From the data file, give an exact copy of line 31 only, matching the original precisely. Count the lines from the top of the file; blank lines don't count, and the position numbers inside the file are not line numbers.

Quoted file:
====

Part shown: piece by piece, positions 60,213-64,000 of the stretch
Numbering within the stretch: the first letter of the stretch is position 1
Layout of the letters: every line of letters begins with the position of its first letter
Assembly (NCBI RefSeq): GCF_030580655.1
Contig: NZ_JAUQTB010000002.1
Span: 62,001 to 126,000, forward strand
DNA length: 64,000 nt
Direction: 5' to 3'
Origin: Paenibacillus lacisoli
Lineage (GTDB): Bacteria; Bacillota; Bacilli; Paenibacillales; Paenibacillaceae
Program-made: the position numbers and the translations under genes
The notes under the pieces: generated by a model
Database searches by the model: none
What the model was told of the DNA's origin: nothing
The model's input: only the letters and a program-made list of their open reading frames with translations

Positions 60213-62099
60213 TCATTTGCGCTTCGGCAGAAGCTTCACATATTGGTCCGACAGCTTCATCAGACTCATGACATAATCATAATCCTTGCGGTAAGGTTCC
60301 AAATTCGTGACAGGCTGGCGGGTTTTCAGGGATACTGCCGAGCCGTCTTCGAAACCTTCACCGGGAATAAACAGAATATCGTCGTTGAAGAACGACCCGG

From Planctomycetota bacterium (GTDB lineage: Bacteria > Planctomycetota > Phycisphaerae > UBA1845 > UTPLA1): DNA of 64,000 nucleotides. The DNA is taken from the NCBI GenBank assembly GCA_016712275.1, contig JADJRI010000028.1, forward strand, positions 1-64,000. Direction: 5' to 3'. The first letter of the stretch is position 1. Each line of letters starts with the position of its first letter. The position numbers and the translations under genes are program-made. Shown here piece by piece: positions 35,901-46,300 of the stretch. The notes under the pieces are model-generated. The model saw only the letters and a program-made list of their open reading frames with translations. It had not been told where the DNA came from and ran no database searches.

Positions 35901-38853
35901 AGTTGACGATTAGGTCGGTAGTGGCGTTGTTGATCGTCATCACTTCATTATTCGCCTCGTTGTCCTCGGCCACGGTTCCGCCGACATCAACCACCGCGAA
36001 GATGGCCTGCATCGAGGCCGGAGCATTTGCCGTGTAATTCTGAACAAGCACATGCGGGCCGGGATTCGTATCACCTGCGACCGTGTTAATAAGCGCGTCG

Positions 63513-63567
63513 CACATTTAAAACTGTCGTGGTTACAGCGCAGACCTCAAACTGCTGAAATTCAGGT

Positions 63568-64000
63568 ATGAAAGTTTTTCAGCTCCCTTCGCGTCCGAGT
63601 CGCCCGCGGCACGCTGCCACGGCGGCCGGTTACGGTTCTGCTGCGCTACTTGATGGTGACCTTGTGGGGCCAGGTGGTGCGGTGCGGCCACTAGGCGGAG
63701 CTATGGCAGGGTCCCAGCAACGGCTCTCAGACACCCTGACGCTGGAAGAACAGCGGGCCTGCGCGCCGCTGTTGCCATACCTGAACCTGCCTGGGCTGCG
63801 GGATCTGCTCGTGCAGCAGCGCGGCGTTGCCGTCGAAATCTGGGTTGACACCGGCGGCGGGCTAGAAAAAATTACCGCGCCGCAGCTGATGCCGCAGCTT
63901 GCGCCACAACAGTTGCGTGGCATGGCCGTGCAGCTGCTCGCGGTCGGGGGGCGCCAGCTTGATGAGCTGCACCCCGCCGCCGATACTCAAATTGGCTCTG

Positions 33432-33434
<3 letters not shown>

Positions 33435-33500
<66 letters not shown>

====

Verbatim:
Positions 33432-33434